In 1937, Sapieha, who had opposed the Pilsudski regime (sanacja), made the controversial decision to move Pilsudski’s body, within Wawel’s Cathedral, from St. Leonard’s Crypt to the crypt under the Silver Bells.

In 1939 he asked Pope Pius XI to accept his resignation due to age and failing health, but the pope refused. After the death of Pius XI, he repeated his request to the new pope, Pius XII on 19 June 1939. In anticipation of the upcoming war and at Jozef Beck’s instigation he withdrew his resignation.

Activities during the Second World War

During World War II, while Primate August Hlond was in France, Sapieha was the de facto head of the Polish church in jurisdictions directly annexed by the Third Reich (primate Hlond was represented by Walenty Dymek, auxiliary bishop of Poznan) and was and one of the main leaders of the nation. One of the most important organisations to which he belonged was the National Council of Welfare, created on the model of Caritas. From the war’s start of the Nazi occupation, he was an independence activist, working with the Polish government-in-exile.

In August 1944, Sapieha was forced to operate the Polish seminary in secret because the Germans began killing seminarians whenever they found them. He moved his students (including the future Pope John Paul II, Karol Wojtyla) into the Bishop’s Palace in Krakow to finish their training during the Nazi Occupation of Poland.

Sapieha’s biographer, Jacek Czajkowski describes the circumstances of the archbishop being invited by Governor Hans Frank to Hitler’s birthday party in April 1942. He told the German official: No! They are not going to change anything, but they will take a photograph of me and write that a Polish bishop arrived at Hitler’s birthday party with best wishes. Tell him I will not come. Another such anecdote recalls when governor Hans Frank ordered the archbishop to hand him the keys to the Wawel Castle. Sapieha replied: But don’t forget to give them back to me when you will be leaving Wawel.

Cardinal

In March 1945, he initiated the publication of Tygodnik Powszechny. He was created Cardinal-Priest, of the title of Santa Maria Nuova, on 18 February 1946. On 1 November 1946 he conferred priestly ordination on Karol Wojtyla in the chapel of his episcopal residence.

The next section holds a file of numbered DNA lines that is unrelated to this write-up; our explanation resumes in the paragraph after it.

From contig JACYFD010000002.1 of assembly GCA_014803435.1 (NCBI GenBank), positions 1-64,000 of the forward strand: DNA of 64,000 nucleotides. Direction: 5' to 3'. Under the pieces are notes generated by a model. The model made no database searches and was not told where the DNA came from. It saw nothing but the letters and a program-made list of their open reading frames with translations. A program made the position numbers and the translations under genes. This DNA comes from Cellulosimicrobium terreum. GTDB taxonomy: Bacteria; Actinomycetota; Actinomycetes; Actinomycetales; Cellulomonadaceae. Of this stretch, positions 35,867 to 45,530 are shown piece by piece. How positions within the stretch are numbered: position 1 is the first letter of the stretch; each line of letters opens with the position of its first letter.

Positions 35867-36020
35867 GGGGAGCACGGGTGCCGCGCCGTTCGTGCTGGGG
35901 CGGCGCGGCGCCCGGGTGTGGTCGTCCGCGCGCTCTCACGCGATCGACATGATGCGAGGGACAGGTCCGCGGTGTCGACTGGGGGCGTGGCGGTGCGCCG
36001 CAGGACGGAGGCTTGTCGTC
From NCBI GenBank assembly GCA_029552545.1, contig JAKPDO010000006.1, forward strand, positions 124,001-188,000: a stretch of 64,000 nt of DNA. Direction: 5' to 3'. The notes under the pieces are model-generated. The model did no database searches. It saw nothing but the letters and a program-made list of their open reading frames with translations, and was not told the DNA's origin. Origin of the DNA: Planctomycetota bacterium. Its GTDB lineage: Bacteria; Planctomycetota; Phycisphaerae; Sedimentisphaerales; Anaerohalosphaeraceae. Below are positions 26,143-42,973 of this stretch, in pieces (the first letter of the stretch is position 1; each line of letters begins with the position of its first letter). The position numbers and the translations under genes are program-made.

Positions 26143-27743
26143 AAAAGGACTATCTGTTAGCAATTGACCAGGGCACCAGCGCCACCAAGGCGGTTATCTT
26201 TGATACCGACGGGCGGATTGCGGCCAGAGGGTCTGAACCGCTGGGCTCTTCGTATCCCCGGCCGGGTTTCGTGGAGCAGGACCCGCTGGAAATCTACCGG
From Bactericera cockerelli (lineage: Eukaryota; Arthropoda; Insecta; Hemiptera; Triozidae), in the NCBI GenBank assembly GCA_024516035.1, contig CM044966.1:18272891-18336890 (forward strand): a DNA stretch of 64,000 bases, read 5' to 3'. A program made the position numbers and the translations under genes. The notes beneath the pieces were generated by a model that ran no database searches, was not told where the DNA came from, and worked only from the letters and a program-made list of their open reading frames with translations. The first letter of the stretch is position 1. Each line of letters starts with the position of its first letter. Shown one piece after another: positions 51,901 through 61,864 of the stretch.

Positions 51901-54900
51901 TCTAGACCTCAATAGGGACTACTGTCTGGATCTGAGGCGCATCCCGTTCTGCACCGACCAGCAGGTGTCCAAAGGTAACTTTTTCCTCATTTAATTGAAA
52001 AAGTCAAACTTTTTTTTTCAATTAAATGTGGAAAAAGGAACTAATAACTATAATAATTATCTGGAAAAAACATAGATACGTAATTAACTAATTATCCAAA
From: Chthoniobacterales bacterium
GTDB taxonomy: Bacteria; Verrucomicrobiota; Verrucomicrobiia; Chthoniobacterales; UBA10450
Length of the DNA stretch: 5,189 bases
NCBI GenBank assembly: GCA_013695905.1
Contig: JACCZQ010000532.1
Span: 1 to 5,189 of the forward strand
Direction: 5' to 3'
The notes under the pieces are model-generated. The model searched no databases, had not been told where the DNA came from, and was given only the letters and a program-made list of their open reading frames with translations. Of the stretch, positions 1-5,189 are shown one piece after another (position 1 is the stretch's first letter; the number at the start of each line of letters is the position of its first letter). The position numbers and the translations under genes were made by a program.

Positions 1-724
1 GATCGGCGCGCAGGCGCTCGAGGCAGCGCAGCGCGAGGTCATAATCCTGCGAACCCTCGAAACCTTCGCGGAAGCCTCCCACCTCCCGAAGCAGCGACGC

After the Kielce pogrom he provided aid for the affected Jews.

Sapieha knew Karol Wojtyla (later John Paul II) was destined to become a priest when a young Karol delivered a welcoming speech during the archbishop’s visit to his school. Some people consider him a mentor of Pope John Paul II. In 1949, he proposed that Stefan Wyszynski, Metropolitan Archbishop of Gniezno and Warsaw since 12 November 1948, should be termed Primate of Poland. The following year, 1950, he wrote letters to then-Polish president Boleslaw Bierut protesting Bierut’s repression of the church. Sapieha died on 23 July 1951, and his funeral on 28 July turned into a political demonstration. He was buried in the Wawel Cathedral, in a crypt under the confessional of St. Stanislas.

Portrayal

In the 2005 CBS miniseries Pope John Paul II, Archbishop Sapieha was portrayed by American actor James Cromwell.

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Henry Sapieha

 

1964: Karol Wojtyla Becomes Archbishop of Krakow then becomes the Pope

archbishop-wojtyla-in-1964 image www.sapiecha.com

It is interesting that Karol Wojtyla, before he became archbishop of Krakow, was the Titular Bishop of Ombi in Egypt.

On this day in 1964, Karol Wojtyla became Archbishop of Krakow in Poland. His elevation to the honor of Archbishop was done by the decision of Pope Paul VI (Giovanni Battista Montini). Karol Wojtyla was also born on the territory of the Archdiocese of Krakow, in 1920, and

*** Was ordained a priest in that archdiocese during the time of Archbishop Cardinal Adam Stefan Sapiecha (who was in fact, by birth, a Polish prince i.e. a prince from the distinguished aristocratic family Sapiecha).

It is interesting that Karol Wojtyla, before he became archbishop of Krakow, was the titular Bishop of Ombi in Egypt. Ombi is an old name for Kom Ombo, where a historically important temple dedicated to the god Sobek (Egyptian god with the head of a crocodile) is located. Kom Ombo is located on the River Nile, a little to the north from the famous Aswan High Dam.

Why was Karol Wojtyla titled a bishop of a diocese in Egypt? This occured because, in the Catholic Church, auxiliary bishops of major dioceses are awarded the title of Bishop of former historic diocese. These used to be called dioceses “in partibus infidelium”, meaning “in the lands of unbelievers”.

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Henry Sapiecha

Monarchs of Poland over the centuries

Uploaded on Sep 11, 2009

Poland has a long and colorful royal history. Since the 9th Century Poland was ruled by dukes, high dukes and kings at various times. Sometimes hereditary the Polish monarchy was more often elective, the throne often passing back and forth between competing forces. From 1386 to 1572 the Jagiellon dynasty provided the Kings of Poland and Grand Dukes of Lithuania. After that the Polish-Lithuanian Commonwealth came into being and was, for a time, a major force in central Europe at one point even threatening to dominate Russia. In 1795 it all ended with the partition of Poland between Prussia, Austria and Russia. During World War I the Germans and Austrians set up a Kingdom of Poland under a regency but after their defeat a new republican Poland was established.